There’s a lot of drama in Drama.
I don’t do drama. I sort of hate it in the real world. (Seriously, if you complicate my life unnecessarily, I will back away slowly). But, my daughter—the drama queen since birth—loves it and I love her, so I do drama and have done H.S. drama for years now — fall plays, spring musicals.
The first H.S. musical she was involved in (as a middle schooler) was an eye-opening experience for me. I went to a costume meeting and was shocked to find that parents made all the costumes.
How. Do. You. Make. All. Of. These? (It was “Seussical, the Musical”)
The “costume moms” not only made them, but they had fun doing it. I helped … as much as one can with a hot glue gun and elementary sewing skills. And, it was kinda fun. It was also stressful and, when you’re behind the scenes, your privy to some of the bickering and — well, drama — going on in the production from the stage crew, to the administration, to the cast, to the parents.
I took the tack I always do, trying to steer clear of it. I’m a master at listening to people vent without agreeing or getting involved myself. I don’t like talking shit about people and I don’t necessarily like you to talk shit about people to me because the truth is that I know a ton of people. And, I like most people. Even if I don’t care for a person, I can usually find something to like about them (or, at least, a reason why they are the way they are).
Toward the end of every production, particularly “hell week” (the week before the show opens) and show weekend, everyone is grumpy and tired and sick and irritated with each other and just ready to be done with it all. It happens every time and I’ve learned to weather the storm, by staying positive.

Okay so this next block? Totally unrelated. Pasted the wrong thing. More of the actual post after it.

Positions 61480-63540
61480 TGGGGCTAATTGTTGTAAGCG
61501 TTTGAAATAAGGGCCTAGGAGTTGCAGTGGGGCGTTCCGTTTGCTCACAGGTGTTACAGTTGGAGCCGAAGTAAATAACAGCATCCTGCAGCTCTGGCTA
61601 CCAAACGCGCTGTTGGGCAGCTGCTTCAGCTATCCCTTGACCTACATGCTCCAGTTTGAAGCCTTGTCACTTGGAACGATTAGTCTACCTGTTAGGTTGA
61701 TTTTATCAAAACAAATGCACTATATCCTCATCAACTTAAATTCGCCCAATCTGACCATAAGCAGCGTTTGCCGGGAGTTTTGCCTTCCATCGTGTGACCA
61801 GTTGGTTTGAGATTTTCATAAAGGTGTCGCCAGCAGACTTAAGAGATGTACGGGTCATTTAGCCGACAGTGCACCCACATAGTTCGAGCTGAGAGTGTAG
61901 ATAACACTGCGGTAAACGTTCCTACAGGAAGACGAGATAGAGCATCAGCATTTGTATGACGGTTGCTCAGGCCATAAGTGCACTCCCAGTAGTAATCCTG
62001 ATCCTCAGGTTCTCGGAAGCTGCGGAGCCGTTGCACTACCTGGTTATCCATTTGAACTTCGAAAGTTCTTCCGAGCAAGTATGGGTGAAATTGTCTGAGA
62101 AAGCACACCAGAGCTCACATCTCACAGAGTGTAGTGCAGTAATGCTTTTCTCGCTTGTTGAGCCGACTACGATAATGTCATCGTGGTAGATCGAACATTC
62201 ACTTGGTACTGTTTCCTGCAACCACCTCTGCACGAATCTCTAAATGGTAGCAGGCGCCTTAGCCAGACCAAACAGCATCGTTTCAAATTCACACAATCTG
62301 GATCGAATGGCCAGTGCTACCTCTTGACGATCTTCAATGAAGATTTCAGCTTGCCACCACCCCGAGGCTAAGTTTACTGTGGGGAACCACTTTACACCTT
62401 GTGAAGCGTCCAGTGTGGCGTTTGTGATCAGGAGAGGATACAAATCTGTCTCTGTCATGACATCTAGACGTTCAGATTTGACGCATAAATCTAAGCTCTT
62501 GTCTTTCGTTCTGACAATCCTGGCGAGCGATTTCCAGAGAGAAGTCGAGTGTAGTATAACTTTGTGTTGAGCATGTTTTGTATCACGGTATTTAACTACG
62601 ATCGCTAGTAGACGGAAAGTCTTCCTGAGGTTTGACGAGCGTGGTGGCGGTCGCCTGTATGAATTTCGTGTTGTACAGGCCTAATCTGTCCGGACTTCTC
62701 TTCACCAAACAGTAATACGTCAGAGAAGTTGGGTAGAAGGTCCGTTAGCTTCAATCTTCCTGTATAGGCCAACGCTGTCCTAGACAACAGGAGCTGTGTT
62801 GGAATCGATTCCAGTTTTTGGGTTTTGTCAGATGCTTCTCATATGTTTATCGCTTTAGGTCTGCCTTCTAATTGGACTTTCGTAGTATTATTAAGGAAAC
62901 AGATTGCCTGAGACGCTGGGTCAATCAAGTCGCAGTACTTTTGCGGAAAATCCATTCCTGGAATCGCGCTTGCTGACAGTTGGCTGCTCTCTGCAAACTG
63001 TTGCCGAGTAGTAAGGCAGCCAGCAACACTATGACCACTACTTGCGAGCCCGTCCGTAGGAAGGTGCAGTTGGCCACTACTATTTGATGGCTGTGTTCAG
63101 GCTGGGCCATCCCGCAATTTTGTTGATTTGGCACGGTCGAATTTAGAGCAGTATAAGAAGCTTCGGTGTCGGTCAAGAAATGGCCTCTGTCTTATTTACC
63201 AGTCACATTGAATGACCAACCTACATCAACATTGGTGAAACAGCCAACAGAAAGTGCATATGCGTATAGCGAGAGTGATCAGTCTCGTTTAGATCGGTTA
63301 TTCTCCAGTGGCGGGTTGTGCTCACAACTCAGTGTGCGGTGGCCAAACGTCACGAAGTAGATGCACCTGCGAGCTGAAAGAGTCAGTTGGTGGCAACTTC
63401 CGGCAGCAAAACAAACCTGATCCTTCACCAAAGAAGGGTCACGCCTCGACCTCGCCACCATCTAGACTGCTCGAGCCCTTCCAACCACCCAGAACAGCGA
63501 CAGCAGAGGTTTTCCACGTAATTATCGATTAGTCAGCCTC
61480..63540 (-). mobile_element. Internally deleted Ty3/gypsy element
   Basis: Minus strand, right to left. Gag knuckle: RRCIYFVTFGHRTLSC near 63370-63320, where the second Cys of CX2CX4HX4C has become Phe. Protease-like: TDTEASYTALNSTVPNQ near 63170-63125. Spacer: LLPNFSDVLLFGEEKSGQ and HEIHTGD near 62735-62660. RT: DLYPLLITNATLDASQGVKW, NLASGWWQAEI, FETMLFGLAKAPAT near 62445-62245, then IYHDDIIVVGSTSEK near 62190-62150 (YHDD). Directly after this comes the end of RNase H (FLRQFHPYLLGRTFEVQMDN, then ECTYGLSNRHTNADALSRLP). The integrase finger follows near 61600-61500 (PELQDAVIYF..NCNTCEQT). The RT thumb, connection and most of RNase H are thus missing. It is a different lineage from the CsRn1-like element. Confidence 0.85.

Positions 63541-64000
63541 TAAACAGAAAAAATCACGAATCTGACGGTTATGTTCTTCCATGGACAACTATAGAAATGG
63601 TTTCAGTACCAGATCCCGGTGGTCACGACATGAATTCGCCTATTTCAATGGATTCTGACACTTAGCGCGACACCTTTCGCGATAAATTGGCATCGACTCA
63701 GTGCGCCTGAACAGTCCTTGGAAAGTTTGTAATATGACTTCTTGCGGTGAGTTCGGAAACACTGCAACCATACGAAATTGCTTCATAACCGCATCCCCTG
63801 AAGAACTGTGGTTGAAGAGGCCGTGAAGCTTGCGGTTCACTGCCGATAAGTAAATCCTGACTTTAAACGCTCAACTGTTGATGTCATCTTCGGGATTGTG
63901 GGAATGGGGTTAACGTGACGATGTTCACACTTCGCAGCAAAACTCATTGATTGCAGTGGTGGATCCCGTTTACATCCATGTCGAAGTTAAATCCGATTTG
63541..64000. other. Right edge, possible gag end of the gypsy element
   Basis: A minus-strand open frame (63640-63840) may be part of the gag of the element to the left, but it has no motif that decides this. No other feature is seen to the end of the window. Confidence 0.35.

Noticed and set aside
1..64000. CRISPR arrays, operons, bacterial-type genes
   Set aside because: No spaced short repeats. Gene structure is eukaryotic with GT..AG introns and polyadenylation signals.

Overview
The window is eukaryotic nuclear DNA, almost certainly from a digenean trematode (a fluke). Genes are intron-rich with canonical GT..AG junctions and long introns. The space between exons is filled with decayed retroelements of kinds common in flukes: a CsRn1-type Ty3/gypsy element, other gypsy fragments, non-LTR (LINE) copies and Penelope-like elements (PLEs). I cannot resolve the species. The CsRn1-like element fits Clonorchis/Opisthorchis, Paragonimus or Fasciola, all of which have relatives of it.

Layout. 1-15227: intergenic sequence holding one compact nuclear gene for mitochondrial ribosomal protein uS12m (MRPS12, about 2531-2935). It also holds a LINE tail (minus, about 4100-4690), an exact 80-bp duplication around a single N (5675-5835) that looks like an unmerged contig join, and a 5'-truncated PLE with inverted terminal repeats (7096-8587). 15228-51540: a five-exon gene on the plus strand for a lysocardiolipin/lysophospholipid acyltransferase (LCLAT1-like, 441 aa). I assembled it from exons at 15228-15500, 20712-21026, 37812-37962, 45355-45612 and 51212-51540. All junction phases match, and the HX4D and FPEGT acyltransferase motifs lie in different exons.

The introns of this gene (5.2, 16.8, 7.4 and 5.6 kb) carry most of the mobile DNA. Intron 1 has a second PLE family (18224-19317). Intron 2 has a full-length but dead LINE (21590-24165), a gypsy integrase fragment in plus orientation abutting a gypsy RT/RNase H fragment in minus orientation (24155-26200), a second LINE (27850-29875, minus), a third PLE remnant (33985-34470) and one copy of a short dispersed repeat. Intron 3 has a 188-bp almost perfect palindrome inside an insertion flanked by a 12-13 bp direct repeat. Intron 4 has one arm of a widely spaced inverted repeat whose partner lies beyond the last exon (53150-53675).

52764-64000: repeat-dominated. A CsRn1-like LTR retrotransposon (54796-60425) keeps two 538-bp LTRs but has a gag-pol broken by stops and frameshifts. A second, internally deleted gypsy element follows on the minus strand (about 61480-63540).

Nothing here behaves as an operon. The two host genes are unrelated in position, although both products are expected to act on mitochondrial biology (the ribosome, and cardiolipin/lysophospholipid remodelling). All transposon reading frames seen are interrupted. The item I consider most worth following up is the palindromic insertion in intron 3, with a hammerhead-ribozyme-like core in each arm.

It takes a toll on me because it requires some faking on my part. Pretending everything is good and right and we’re all just one happy theater family requires ignoring some stuff and some people. I find the acting exhausting, but I do it because it’s better than that alternative — diving into the pool of negativity puddling up around me.
This year, I worked the Candygrams table at two shows with a mom new to the H.S. theater program. Her kids were young, middle-schoolers cast in the H.S. production. We chatted between customers and at the end of the weekend, she said: “I just want to say thanks for making this such a great experience. It’s been great working with you & my kids have loved being a part of the show. They’re hooked.”
She was clearly oblivious of the stuff going on under the surface and if I played a role in shielding her from it, then I’m truly grateful I could do that for her.
I’m a big believer in being authentic. I don’t hide my flaws or mistakes if only because it’s just so exhausting to try to be something you are not.
But there are times when it pays to fake it until you make it. In the end, that weekend turned out to be a positive experience for both of us.
About Just Write: Just Write is my adaptation of free writing, a technique in which a person writes continuously and quickly without little regard for spelling, grammar, or topic. It helps writers overcome blocks of apathy and explore everything from meaningful topics to mundane observations with the same effort and without the pressure of crafting perfect prose. I just start writing.
“What ends up revealing itself when free writing is that everything has meaning. That is a magnificent gift of writing. If we write from a free heart-gut place, our souls start speaking.”